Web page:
Olivier, you are the one the oldest members of the GNOME Foundation (in terms of membership). What keeps you in the community?
I came to the GNOME community first as a user thanks to Red Hat Linux, and back in the day, I used ICQ to talk to my friends. On GNOME, the well integrated client was called GnomeICU, I started by sending a few patches and in a couple months I became the maintainer. My dream was to have a job working on Free Software, particularly GNOME, full time. Later, that expertise in instant messaging got me hired at Collabora, where I could work on Telepathy and Farstream, and more importantly, work on GNOME technologies full time. Since my first GUADEC in 2007, I got hooked onto the community, it’s such a great event to meet people, as it has generally been long enough to make connections and really get to know people.
The workshop you will be giving is concerned with GStreamer. Can you briefly explain what it is, what does, and why it’s interesting?
GStreamer is a framework to create multimedia applications. I use the very generic term “multimedia applications” because GStreamer is very flexible. It can be used for almost anything that deals with audio or video. For example, you can make a video player (like the GNOME Videos), a video editor (Pitivi), a simple sound recorder (GNOME Sound Recorder), a simple camera application (Cheese), a video calling application (Empathy, Pidgin), etc. It can even be used as a backend for all multimedia in a browser (WebKitGTK and GNOME Web). At Collabora, we’ve been helping our customers to build a wide array of great products with GStreamer for over a decade.
GStreamer seems to be cool. What other projects exist, how does GStreamer compare to them, and, most importantly, what makes GStreamer better?
For each of these use cases, there exist other applications that provide re-usable back-ends, like VLC (and libvlc), Kdenlive (and MLT), mplayer (ffmpeg) but none of those offer the kind of versatility that GStreamer provides. GStreamer is also multi-platform, the GStreamer project provides builds for Windows, Mac, iOS and Android, in addition to the Linux builds present in every Linux distribution. GStreamer is also the most popular framework used by embedded Linux developers because of its flexibility, its support for all commonly used hardware APIs and support from SoC vendors.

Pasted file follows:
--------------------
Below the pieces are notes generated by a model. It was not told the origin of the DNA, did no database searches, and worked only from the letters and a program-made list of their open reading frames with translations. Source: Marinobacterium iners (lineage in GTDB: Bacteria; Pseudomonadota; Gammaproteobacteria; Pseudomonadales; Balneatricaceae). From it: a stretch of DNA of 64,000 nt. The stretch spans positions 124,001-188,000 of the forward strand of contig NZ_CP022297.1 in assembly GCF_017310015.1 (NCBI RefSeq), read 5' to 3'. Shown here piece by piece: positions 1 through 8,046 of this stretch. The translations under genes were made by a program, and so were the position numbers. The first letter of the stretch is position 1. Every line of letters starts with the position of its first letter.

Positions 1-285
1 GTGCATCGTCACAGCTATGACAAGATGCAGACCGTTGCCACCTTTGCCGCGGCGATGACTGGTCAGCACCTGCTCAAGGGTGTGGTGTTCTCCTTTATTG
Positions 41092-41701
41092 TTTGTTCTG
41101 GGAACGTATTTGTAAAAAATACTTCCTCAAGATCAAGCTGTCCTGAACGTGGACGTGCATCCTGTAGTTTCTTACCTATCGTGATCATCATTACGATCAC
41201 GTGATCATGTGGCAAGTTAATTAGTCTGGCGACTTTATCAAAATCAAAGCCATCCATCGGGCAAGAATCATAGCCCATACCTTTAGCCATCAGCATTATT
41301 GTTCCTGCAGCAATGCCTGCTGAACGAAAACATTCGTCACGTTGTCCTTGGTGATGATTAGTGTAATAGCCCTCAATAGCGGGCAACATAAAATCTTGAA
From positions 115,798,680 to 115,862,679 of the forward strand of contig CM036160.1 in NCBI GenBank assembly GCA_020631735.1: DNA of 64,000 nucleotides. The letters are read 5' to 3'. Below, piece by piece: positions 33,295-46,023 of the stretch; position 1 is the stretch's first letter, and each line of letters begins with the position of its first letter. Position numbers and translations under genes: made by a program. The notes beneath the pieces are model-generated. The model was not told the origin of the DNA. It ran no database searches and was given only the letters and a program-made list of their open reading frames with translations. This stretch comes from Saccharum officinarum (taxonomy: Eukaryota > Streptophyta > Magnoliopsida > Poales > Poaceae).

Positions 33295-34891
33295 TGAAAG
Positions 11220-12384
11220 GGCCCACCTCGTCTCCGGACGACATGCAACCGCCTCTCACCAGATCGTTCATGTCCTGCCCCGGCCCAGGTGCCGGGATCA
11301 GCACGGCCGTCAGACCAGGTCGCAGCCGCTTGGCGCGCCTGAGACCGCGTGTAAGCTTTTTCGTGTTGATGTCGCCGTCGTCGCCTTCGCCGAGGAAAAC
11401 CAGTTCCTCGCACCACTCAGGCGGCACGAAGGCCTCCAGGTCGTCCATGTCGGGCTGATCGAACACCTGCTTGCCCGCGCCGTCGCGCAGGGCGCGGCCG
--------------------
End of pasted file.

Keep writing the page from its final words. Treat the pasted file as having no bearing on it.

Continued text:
You have been to a lot of conferences in many countries. I know, because we’ve travelled to quite a few together. What is it that makes you come to GUADEC over and over again?
What is so special about GUADEC is the community, there is a very welcoming core of contributors who come year after year and have formed a bond of friendship, but who are still welcoming to new contributors. The word “community” has been co-opted by corporate players so as to be entirely meaningless, many Open Source projects have “communities” were everyone is just there because it’s their job. GNOME is different, it has a real community formed of people who truly care, not only about creating the best possible Free desktop, but who are also friends.
What do you recommend people who are new to GNOME or attend their first GUADEC?
I’d recommend to introduce yourself to as many people as possible, the best thing about GUADEC is how easy it is to make friends.
Thanks Olivier! I’m looking forward to seeing you at GUADEC again.
Questions were asked by Tobias Mueller from the local organising team. If you are interested in attending the workshop, please head over to the registration system and select the workshop.